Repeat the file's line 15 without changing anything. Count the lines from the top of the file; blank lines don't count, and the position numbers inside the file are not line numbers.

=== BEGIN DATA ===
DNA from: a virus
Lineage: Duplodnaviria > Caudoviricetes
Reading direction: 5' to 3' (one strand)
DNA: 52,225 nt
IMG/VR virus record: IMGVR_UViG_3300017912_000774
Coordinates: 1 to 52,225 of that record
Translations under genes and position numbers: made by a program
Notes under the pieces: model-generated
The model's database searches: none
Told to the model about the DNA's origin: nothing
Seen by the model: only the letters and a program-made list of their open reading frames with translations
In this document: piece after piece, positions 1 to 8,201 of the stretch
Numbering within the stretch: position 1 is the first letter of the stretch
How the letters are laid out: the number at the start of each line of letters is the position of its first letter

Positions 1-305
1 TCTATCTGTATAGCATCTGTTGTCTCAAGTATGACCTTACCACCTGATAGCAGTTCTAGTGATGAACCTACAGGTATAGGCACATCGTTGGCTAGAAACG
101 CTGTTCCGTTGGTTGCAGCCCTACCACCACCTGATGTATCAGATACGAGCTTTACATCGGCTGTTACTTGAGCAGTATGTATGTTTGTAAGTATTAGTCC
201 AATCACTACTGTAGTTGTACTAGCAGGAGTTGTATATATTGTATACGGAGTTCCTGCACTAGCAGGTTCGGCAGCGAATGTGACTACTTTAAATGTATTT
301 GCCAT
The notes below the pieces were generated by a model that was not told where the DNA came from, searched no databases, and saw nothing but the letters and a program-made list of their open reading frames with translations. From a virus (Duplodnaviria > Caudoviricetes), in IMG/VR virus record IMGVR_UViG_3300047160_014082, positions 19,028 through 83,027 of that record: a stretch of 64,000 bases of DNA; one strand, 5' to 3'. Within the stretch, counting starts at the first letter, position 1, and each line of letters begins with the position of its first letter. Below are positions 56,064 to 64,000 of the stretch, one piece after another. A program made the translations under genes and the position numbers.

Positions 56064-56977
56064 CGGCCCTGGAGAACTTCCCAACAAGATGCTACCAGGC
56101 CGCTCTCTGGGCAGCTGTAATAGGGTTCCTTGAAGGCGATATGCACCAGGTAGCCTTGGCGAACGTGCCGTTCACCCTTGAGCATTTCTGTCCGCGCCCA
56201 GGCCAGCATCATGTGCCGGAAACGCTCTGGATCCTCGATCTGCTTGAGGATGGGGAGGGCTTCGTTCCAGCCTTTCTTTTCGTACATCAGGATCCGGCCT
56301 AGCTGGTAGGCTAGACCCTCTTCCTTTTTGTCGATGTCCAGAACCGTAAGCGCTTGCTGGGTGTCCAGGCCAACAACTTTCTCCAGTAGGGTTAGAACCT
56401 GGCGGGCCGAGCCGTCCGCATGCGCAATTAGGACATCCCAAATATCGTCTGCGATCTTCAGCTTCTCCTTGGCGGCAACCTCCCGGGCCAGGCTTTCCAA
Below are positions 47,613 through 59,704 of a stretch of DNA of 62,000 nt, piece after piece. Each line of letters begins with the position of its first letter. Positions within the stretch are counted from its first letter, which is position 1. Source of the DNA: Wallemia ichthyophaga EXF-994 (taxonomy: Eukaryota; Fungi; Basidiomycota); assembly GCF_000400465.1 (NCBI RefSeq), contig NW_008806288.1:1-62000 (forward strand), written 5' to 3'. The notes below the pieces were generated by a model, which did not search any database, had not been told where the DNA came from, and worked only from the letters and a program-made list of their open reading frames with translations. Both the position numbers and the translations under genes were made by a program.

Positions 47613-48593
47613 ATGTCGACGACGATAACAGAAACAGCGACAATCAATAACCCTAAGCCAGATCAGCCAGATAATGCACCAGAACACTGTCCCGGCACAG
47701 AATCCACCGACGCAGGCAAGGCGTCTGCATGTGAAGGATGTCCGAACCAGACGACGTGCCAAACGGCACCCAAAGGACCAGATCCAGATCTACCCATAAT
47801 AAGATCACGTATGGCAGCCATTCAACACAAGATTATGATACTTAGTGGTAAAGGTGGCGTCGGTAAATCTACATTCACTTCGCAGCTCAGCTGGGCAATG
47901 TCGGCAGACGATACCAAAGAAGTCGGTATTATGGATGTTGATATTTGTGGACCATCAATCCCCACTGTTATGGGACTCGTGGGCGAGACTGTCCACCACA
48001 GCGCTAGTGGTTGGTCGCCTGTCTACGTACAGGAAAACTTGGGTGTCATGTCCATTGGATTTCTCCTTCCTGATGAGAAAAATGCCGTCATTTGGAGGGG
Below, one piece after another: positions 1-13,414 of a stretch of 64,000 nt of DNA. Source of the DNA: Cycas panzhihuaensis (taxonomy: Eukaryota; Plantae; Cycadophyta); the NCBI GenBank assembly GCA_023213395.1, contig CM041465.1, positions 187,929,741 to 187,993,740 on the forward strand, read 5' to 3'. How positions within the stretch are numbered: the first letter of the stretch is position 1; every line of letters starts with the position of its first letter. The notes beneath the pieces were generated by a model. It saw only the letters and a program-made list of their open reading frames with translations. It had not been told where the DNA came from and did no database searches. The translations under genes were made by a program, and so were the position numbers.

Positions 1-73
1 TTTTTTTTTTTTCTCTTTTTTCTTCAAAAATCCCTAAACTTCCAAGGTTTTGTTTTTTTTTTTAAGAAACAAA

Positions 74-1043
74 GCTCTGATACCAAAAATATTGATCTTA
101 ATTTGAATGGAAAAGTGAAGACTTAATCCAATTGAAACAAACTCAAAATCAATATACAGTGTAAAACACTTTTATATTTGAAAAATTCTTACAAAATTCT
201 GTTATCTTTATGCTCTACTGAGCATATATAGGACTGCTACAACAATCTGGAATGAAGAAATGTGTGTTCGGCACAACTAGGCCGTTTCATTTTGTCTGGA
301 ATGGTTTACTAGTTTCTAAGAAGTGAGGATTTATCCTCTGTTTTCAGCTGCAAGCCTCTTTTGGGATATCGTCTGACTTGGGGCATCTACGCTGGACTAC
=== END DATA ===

Positions 1-305